(ATTN: RECASTS headline, lead; UPDATES with more info throughout)
SEOUL, Feb. 27 (Yonhap) -- The main opposition Liberty Korea Party (LKP) held a national convention to elect its new chief Wednesday, with former Prime Minister Hwang Kyo-ahn widely expected to win the race backed by the party's conservative establishment.
Hwang, former Seoul Mayor Oh Se-hoon and far-right lawmaker Kim Jin-tae competed to become the new chair of its top leadership council, who will navigate the conservative party to the 2020 parliamentary elections. The five other members of the council will also be elected.
Hwang has stayed ahead of the two rivals as the party's traditional mainstream appears to want a stable conservative leadership to tackle the incumbent liberal government and an increasingly fierce ultra-rightist movement within the party led by loyalists to former President Park Geun-hye.
Park was ousted in March 2017 and is now in jail over a corruption scandal.
Hwang, 62, was prime minister from 2015-17 in the Park administration and served as acting president when she was suspended from office by parliamentary impeachment in late 2016 over a string of corruption and power abuse charges.
Opinion polls show he is viewed among conservative voters as one of the most favorable candidates for the 2022 presidential election. Still, he faces a stigma for his close affiliation with Park.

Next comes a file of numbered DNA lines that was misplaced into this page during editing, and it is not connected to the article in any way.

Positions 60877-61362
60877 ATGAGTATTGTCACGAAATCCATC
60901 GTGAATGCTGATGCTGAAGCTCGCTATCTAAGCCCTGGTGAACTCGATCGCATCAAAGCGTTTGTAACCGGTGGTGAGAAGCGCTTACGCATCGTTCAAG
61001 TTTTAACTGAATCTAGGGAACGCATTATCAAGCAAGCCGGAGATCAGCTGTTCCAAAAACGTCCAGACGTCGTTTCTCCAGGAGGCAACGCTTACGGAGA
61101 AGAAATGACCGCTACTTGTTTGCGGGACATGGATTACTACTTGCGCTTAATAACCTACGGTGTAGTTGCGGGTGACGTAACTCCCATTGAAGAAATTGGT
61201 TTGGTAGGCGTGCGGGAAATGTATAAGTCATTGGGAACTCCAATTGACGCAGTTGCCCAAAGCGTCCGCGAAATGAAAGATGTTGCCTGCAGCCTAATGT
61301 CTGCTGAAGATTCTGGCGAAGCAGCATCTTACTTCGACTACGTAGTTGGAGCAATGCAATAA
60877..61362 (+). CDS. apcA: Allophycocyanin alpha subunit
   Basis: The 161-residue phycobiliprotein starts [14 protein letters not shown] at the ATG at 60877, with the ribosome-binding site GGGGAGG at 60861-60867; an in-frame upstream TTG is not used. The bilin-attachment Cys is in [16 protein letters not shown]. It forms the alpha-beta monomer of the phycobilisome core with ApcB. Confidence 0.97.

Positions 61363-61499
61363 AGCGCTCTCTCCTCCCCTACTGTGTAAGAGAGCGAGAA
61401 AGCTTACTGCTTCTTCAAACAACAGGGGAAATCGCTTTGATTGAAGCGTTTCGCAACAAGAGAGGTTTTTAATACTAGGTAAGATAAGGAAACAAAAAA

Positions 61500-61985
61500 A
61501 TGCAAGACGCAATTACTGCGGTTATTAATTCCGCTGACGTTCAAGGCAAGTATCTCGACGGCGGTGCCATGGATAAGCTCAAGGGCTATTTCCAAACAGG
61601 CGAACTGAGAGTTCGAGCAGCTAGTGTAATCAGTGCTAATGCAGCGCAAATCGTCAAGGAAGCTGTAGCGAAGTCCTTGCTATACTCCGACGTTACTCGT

Once viewed as a moderate politician in the conservative bloc, Oh received support from non-followers of Park during the campaign. He has pledged to reform the party and change the image of the party tied to Park's impeachment.
Oh returned to the fold in November after he defected from the then Saenuri Party in January 2017 and entered a new center-right party following the impeachment of Park. He stepped down as Seoul mayor in 2011 over a row about free school lunches.
Rep. Kim stands at the center of public criticism over an ultra-right movement in the party.
He has came under fire over the hosting of a public forum with two LKP members early this month where they made controversial remarks disparaging a pro-democracy movement in the southwestern city of Gwangju in 1980.
Far-right followers of Park, who strongly supported Kim, also drew public outcry as they openly booed ae nd heckled Kim's rivals and shouted insults at them during campaigning.
Who comes in second place will be yardstick in judging whether the LKP is leaning toward an ultra-right path, experts say.
Referring to the campaign marred by factional divides, critics said the LKP still sticks to its past without making efforts to be reborn as a new, firm conservative party.
Originally, eight politicians announced their bids for the election, but only three joined the race. Of them, six persons, including Oh and former party chairman Hong Joon-pyo, threatened to boycott the election, calling on the party to postpone it until after a second summit between U.S. President Donald Trump and North Korean leader Kim Jong-un on Wednesday and Thursday in Hanoi. The party rejected their demand.
Five contenders withdrew their bids, and only Oh reaffirmed his bid in a last-minute decision.
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